The Emerald Archer's Silver Age adventures get the spotlight! This volume reprints stories from ADVENTURE COMICS #250-266, 268-269, THE BRAVE AND THE BOLD #50, 71, 85, JUSTICE LEAGUE OF AMERICA #4, and WORLD'S FINEST #95-140. Along with his sidekick Speedy, see Green Arrow take on all manner of crime in Star City!
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Green Arrow is probably one of those characters who is always destined to be a bit of a second banana to more popular heroes. He¿s been around since making his debut in More Fun Comics in 1941, and unlike some of the other heroes (flash, Green Lantern) the Golden age and Silver Age Green Arrow were both named Oliver Queen. This latest edition of Showcase Presents concentrates on the Silver Age Green Arrow who made his first appearance in the pages of Adventure Comics # 250 as a back-up feature to Superman. This book reprints several dozen Green Arrow stories from the pages of Adventure Comics, Worlds Finest Comics, and The Brave and the Bold. Most of the stories are only 6 ¿ 8 pages in length and involve Green Arrow and his sidekick Speedy tracking down some sort of two-bit criminal with their wide array of trick arrows. A few things are interesting about the character right off the bat¿First, the writers were doing their best to make Green Arrow and Speedy into another Batman and Robin. Both Oliver Queen and Bruce Wayne are wealthy, playboy types with young wards who come under their guidance. Green Arrow had his Arrow Car, Arrow Plane, his secret Arrow Cave hideout, and the police even had their own Arrow Signal to contact GA when there was trouble. Unfortunately what Green Arrow didn¿t have his writers like Bob Kane or classic villains like the Joker or the Riddler. One thing that these early Silver Age stories did have going for them is the art of Jack Kirby. Now Kirby fans might be a bit disappointed as this is not Kirby at his finest. It¿s not close to what fans are used to from his 1960¿s period. There could be a couple of reasons for this¿First he probably didn¿t have an inker as strong as Joe Sinnott, second, and more likely, was the fact that in the 50¿s DC¿s editors really didn¿t encourage a lot of artistic style from their artists. They wanted books finished quickly and Kirby could crank out the pages as fast as anyone. Lee Elias took over the art chores after Kirby left and did a commendable jog. He was unspectacular but steady. Most of these tales were written by Ed Herron or Robert Bernstein, a couple of guys kind of lost in the annals of comic lore although Herron is somewhat famous as the creator of Captain Marvel Jr. in 1941 for Fawcett Comics. As mention, Green Arrow and Speedy fight crime with a variety of outlandish trick arrows including: rope arrows, short circuit arrows, aqualung arrows, fire cracker arrows, harpoon arrows, glue arrows, buzz saw arrows, and many, many more. I think my favorite is the dry ice arrow. And then there is his villains which are not exactly the Flash¿s Rogues Gallery¿Mighty Mr. Miniature, Phantom Bandit, Camouflage King, The Pneumatic Man, and the Spectrum Man. There are also a large number of Sci-Fi style elements with the pair battling a giant mechanical Octopus and a robotic archer that fires rapid-fire arrows, as well as numerous alien threats. You had to love the 50¿s! While most of these stories are throwaway quickies, there are a few notable stories. ¿Green Arrow¿s First Case¿ from Adventure #256 tells the story of GA¿s origin. ¿World¿s Worst Archer¿ from Adventure #262 relates how GA first met Roy Harper and took him on as his ward and sidekick. Another important story from a historical sense is from Justice League of America #4 where Green Arrow is elected to membership in the JLA. In a story from Brave & the Bold #85 Green Arrow teams with Batman to track down a man who tried to kill a Senator. This story features a cover and art by Neal Adams and it may be the first time Green Arrow sported his now trademark goatee. At least when Batman sees him he says that he didn¿t recognize him at first. This is a welcome edition to the Showcase Presents series which, along with the House of Mystery and Jonah Hex editions is reprinting material that has not been seen in decades. Pure silver age fun and excitement! Reviewed by Tim Jan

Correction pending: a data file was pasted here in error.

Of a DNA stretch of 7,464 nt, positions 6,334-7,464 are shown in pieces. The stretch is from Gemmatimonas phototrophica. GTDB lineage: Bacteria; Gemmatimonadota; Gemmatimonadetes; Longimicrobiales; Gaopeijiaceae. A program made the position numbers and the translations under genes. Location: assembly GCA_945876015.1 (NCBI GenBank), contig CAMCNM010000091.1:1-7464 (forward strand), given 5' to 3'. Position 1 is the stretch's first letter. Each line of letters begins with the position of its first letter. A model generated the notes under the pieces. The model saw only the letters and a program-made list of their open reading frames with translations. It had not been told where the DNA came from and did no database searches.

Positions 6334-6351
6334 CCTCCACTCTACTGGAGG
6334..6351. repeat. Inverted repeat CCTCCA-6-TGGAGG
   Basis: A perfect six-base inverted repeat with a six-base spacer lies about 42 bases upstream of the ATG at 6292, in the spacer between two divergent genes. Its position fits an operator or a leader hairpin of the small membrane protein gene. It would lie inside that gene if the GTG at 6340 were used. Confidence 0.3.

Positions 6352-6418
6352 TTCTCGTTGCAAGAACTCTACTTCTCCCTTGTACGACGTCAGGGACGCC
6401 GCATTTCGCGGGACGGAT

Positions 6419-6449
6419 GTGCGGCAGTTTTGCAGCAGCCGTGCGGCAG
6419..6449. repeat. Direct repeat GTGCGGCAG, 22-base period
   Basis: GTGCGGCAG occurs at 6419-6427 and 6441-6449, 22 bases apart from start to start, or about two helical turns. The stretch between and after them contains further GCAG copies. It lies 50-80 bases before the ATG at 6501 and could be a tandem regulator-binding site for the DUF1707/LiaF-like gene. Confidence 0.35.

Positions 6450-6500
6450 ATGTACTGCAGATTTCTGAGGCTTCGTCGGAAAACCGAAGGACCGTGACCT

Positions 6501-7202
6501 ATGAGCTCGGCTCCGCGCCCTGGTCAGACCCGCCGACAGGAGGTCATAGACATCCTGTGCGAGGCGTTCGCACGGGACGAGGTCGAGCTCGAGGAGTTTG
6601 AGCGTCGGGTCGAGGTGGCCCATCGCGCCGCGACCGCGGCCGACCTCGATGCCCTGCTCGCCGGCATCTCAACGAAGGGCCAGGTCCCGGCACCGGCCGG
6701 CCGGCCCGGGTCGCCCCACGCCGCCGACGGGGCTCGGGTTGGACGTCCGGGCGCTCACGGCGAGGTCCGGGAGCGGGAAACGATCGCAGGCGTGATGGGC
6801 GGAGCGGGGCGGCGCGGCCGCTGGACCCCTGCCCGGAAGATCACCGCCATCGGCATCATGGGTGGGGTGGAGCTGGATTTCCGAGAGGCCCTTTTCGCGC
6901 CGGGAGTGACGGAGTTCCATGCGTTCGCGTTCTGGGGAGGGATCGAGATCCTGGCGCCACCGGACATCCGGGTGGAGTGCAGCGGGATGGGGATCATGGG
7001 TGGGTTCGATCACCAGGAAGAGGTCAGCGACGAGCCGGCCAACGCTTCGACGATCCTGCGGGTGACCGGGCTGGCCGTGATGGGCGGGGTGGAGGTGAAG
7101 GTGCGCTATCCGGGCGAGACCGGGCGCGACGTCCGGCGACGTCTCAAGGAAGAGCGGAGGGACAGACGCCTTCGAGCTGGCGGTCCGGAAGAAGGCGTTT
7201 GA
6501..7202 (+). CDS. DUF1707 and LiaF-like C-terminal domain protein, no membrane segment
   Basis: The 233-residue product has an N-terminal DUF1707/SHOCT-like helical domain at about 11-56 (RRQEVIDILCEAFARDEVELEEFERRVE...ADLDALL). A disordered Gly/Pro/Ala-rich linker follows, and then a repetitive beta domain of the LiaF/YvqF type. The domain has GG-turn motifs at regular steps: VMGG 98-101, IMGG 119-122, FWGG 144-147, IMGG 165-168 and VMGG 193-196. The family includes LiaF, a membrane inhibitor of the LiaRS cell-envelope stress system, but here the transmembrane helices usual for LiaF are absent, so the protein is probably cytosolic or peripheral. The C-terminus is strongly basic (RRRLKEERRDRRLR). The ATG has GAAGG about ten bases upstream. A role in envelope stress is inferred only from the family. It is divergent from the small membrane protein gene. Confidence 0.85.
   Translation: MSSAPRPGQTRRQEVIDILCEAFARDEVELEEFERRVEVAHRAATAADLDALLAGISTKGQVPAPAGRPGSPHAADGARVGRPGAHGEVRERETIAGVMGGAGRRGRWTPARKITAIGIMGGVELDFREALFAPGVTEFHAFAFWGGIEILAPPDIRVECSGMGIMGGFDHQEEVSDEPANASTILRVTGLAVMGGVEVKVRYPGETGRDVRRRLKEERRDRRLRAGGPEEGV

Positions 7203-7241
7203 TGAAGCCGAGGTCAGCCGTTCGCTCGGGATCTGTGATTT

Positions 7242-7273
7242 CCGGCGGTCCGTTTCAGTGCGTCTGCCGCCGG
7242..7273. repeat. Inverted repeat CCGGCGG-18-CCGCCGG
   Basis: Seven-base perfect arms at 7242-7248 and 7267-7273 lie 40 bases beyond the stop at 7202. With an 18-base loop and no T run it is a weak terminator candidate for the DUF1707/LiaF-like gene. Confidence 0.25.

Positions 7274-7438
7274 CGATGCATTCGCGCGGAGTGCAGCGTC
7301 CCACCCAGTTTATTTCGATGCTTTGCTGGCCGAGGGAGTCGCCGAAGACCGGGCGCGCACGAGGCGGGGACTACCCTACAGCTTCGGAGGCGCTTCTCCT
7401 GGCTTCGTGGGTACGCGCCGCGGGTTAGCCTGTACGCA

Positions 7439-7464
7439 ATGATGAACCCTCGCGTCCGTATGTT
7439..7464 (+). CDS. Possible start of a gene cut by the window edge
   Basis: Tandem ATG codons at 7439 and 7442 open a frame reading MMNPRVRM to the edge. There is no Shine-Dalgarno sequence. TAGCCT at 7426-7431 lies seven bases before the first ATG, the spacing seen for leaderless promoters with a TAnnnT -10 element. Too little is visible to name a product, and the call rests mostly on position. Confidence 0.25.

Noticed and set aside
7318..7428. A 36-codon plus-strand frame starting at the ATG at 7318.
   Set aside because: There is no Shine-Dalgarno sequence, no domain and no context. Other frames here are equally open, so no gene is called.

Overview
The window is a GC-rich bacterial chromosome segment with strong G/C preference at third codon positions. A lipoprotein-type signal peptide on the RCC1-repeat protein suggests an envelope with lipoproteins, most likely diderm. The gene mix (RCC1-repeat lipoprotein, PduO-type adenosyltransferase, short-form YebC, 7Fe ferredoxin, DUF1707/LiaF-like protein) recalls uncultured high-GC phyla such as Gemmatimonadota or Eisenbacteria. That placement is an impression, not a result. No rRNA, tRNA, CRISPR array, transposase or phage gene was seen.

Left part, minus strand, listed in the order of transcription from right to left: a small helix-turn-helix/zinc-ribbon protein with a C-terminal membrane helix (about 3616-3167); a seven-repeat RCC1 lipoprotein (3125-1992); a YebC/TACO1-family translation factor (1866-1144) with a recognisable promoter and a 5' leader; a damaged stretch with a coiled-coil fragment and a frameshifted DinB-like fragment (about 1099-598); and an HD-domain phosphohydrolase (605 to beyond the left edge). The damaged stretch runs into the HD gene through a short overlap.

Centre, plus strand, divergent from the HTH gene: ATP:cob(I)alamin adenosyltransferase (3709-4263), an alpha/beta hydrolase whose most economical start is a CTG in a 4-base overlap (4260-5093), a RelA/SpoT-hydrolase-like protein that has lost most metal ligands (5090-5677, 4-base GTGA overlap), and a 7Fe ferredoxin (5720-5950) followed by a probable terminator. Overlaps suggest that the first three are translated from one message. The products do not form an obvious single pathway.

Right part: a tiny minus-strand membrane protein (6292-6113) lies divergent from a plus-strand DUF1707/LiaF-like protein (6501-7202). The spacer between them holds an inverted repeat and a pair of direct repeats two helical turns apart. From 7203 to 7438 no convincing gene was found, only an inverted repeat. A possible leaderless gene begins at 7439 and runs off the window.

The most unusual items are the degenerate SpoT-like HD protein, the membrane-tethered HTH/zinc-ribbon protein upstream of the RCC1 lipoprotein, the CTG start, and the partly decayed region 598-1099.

Green Arrow has always been an interesting super hero filled with angst and a bleeding heart making him Batman with out the grudge. These early reprints, while very different from the modern grim "realism" of today's incarnations, are fun and great background for understanding the evolution of the character.